New report claims 24-hour, variable price iTunes rentals

Posted:
in iPod + iTunes + AppleTV edited January 2014
Adding to the media frenzy surrounding possible iTunes movie rentals, a Hollywood magazine alleges that Apple's rentals will only last for short stretches of time and will use a flexible price structure.



Variety refers to supposed studio contacts which say that rented movie downloads from iTunes will last for just 24 hours before becoming unplayable. The report did not say how many plays would be allowed during the period.



However, Apple may rely on price and not longevity to lure in customers, according to the magazine. While some rentals will cost $5 each -- placing their rental prices close to those of new releases at retail outlets -- some will cost as little as $2.



No mention is made of the reasoning for the price system, though it may parallel Apple's variable price system for purchased movies, which discounts older titles.



The claimed sources also mirror information reported previously which suggests that Disney and Fox are the only two studios known to be pledging support for rentals. Other studios friendly to Apple's video efforts, such as Lionsgate, MGM, and Paramount, are described as candidates. Conversely, studios such as Sony, Universal, and Warner Bros. have "various competitive reasons" to keep their videos out of the service, Variety adds.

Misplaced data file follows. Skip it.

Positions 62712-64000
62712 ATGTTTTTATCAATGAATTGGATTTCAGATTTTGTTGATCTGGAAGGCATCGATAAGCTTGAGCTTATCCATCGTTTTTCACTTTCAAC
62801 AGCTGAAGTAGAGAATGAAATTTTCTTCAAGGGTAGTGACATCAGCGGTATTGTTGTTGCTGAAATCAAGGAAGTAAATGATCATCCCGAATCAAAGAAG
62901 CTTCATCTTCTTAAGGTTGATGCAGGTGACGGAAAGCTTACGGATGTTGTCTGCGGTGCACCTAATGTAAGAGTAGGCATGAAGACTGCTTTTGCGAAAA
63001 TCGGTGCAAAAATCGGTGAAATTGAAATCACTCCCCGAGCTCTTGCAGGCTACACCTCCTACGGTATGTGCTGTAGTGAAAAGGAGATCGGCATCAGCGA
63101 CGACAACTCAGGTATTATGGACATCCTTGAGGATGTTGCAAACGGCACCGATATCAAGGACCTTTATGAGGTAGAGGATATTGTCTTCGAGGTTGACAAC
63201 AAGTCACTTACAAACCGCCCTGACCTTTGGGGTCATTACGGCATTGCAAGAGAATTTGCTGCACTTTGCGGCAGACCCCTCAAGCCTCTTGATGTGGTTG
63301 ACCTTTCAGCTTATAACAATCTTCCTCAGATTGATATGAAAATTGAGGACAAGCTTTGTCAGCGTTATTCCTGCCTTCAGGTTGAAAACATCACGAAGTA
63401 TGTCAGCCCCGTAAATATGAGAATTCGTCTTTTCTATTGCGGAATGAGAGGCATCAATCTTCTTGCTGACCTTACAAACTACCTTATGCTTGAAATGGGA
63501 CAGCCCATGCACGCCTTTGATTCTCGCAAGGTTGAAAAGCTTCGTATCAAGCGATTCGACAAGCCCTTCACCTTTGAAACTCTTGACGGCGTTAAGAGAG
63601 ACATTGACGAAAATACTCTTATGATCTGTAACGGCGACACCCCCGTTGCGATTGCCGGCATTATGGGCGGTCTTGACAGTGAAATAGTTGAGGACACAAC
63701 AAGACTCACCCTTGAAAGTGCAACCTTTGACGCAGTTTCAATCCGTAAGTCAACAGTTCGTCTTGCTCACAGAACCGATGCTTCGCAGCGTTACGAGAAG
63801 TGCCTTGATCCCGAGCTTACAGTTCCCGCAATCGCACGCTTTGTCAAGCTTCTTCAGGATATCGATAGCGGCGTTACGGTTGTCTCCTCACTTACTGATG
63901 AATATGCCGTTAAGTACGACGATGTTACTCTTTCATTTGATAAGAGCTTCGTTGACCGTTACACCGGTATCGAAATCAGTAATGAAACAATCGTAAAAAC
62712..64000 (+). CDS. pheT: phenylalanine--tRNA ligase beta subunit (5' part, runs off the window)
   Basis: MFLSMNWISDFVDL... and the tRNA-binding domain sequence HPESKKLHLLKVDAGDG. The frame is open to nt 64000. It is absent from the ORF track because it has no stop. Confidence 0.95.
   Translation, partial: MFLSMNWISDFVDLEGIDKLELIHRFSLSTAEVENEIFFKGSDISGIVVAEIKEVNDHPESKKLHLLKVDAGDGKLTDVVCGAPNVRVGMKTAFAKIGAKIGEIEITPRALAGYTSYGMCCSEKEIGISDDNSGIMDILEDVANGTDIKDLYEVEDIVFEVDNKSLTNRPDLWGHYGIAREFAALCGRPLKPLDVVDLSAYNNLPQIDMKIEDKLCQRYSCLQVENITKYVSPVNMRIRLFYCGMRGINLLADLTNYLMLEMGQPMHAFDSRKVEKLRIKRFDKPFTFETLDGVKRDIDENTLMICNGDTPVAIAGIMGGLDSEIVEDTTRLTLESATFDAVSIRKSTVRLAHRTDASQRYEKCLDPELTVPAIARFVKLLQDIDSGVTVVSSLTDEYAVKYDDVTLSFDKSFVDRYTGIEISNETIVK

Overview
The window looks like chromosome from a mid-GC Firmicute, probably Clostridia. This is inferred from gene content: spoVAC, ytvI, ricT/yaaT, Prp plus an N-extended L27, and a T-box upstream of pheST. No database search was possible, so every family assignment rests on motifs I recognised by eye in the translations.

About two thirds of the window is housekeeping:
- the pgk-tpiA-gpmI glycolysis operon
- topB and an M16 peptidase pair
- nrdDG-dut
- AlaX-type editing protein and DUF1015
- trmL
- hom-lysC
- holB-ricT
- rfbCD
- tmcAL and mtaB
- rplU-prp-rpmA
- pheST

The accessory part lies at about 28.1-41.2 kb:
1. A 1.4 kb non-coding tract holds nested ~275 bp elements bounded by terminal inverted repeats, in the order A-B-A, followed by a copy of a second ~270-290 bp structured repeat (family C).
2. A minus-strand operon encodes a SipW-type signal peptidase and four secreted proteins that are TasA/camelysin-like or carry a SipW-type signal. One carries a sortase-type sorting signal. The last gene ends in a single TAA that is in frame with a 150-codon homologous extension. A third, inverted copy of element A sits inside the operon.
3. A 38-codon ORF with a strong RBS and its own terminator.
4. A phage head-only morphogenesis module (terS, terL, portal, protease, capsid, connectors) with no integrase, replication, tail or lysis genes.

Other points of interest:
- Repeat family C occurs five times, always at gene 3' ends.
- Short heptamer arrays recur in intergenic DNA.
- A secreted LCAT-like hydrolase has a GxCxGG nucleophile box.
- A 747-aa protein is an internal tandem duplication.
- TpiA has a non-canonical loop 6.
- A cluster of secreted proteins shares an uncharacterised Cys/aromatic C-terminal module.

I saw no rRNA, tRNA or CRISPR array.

The latter may allude to Apple's spat with NBC-Universal, which has seen NBC TV shows pulled from iTunes. Universal Music Group has also opted out of long-term iTunes music contracts and excluded Apple from its protection-free music offerings.



Like all reports so far, however, the trade publication is certain about the date: its purported insiders state that Apple will announce movie rentals at next month's Macworld San Francisco expo.
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Comments

  • Reply 1 of 86
    Hmmm.... if variable pricing can work here, surely it should work with music too?
  • Reply 2 of 86